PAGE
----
Fair Warning

I am going to talk in detail about what Isabel looked like when we got back to her room and include some pictures as well. They are hard to look at and I completely understand if you don’t want to see a week old baby like that. I am including them because it is what we went through and is part of the experience. You will not offend me if you don’t continue reading.


When we got to her room she was on her bassinet and there was a nurse and doctor that were making sure everything was setup exactly right. She had a blanket over her and the nurse told us that we are welcome to move the blanket and sit around her but they didn’t want us to move her. We could touch her head and let her know that we were there but that was about it.

We removed the blanket and she had a 4 inch long bandage over the incision on her chest. She had 2 chest tubes for drainage coming out from below her ribs and 2 wires attached to an external pacemaker coming from just above where the tubes were. She was in 3rd degree heart block. This means that her heart would not beat normally and she was completely reliant on the pacemaker. The doctor told us that they were a concerned about it because they did not cut on the heart in any places where it would have cause the issue she as experiencing. They were going to keep a very close eye on it and normally little kids start to come out of the heart block a few hours or even a few days after. If it did not go back to normal after a week then they might have to replace the external pacemaker with an internal one.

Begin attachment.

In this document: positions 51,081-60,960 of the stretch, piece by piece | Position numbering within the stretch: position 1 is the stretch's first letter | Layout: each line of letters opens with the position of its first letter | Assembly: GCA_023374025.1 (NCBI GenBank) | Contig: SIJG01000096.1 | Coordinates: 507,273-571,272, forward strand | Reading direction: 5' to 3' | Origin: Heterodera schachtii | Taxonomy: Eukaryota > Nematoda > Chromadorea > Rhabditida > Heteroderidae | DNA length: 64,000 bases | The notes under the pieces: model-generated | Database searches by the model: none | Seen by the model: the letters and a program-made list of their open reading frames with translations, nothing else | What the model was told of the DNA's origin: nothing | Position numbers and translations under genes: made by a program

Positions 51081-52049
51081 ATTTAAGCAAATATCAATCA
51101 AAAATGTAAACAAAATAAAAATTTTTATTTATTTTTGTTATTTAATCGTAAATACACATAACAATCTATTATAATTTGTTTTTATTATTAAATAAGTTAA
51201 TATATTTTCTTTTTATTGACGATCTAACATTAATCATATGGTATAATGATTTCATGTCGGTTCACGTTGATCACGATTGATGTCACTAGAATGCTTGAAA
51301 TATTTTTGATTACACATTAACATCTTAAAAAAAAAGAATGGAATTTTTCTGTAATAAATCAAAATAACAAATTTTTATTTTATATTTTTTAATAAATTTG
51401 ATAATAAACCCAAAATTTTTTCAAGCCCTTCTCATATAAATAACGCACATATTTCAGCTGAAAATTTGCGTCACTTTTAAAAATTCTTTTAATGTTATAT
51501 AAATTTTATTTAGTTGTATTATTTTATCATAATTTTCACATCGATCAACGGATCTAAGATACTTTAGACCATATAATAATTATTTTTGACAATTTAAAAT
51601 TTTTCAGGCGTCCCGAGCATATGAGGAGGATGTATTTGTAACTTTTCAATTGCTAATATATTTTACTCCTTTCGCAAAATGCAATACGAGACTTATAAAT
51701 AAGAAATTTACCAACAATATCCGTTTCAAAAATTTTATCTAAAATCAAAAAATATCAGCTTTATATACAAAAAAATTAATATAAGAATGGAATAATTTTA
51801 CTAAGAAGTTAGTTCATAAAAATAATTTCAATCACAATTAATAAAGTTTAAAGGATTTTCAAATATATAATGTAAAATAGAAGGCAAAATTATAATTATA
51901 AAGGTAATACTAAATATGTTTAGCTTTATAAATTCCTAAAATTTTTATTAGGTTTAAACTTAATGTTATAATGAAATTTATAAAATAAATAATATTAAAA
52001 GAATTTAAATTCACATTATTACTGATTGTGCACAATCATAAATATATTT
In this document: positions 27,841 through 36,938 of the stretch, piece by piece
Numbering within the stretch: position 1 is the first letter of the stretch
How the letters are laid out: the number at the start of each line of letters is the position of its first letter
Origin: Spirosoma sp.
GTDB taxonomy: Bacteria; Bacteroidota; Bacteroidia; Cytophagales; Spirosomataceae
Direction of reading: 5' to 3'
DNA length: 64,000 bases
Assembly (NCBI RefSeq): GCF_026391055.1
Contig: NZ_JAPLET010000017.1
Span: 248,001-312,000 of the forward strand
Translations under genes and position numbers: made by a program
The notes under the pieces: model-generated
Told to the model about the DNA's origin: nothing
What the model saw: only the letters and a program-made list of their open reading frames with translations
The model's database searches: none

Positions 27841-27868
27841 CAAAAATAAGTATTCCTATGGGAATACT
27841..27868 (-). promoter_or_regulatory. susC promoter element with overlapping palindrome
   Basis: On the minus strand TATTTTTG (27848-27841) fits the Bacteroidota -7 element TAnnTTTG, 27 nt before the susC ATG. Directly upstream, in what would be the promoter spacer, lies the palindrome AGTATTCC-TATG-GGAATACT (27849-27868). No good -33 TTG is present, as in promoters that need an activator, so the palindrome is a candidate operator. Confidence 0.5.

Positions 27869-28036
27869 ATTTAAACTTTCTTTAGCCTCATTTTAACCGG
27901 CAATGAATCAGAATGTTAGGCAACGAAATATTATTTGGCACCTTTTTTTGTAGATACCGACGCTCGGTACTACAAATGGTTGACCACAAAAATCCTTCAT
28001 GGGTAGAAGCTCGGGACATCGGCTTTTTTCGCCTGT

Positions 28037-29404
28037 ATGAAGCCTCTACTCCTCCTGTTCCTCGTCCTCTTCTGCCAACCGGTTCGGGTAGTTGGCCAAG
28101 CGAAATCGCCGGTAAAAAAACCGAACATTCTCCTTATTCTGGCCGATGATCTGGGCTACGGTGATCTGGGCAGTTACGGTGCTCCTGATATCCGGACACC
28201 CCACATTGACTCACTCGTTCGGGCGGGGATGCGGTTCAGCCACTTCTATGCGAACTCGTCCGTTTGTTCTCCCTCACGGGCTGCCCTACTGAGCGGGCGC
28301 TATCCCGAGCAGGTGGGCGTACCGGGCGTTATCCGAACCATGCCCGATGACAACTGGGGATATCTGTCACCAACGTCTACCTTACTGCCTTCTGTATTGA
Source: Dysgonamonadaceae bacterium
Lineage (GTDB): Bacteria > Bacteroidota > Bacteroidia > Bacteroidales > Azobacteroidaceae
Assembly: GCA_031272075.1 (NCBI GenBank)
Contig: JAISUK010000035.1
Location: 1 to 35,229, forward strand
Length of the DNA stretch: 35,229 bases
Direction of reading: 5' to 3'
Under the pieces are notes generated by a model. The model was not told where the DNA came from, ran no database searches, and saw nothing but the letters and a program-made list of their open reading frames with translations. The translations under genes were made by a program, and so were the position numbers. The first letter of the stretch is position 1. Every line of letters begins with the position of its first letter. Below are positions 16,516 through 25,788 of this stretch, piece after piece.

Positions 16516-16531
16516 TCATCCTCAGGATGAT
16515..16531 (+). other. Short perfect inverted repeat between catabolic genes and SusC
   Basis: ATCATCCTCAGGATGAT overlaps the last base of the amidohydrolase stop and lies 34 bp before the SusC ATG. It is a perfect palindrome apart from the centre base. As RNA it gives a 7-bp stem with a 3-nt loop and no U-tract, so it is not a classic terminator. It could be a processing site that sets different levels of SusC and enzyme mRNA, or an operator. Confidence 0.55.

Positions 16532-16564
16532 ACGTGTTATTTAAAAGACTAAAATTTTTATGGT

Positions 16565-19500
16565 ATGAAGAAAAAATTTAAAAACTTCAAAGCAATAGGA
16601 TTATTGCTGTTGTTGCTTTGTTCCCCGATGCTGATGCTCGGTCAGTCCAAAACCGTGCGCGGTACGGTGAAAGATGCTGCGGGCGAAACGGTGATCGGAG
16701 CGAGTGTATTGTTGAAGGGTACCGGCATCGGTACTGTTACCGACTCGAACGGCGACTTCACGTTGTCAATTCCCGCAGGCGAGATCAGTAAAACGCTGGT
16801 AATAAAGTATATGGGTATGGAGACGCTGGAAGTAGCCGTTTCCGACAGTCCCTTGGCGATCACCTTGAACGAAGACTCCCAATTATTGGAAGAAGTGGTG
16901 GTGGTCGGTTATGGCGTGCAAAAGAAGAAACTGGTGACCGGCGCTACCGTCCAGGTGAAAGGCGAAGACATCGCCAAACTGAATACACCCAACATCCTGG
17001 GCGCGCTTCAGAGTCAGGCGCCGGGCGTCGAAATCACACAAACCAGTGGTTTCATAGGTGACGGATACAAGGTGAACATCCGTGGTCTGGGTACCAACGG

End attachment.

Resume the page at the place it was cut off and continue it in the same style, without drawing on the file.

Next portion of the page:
We spent the next few hours making sure Isabel knew that we were there and watching the nurses and doctors. This surgery was the first of what will be many that she ultimately has in her life. I don’t know if I will ever get used to seeing my little girl like this but it is much better than any alternatives.

Leading Up To Surgery

If you missed any of the previous posts about Isabel’s birth you can check them out here:


Over the weekend we had multiple doctors letting us know the different options for surgery. Jen and I decided that we would have enough time to have Addison and Mamaw PJ come spend a day or two in Denver before the surgery. This had been the longest Jen had been without being around Addison and we both missed her a lot. We were told that they were scheduling the surgery for Friday, January 10th at 7:30 am.

Mamaw PJ and Addison arrived in Denver on Monday and we were able to spend some much needed time with Addison. We were even able to go through our normal bedtime routine Monday evening. It was really nice to have something kind of normal go on for once in over a week. On our way home from lunch Tuesday afternoon we received a call from the hospital. They had a surgery get canceled on Wednesday and they needed us to get all the paperwork filled out so that Isabel’s surgery could be bumped up to that spot.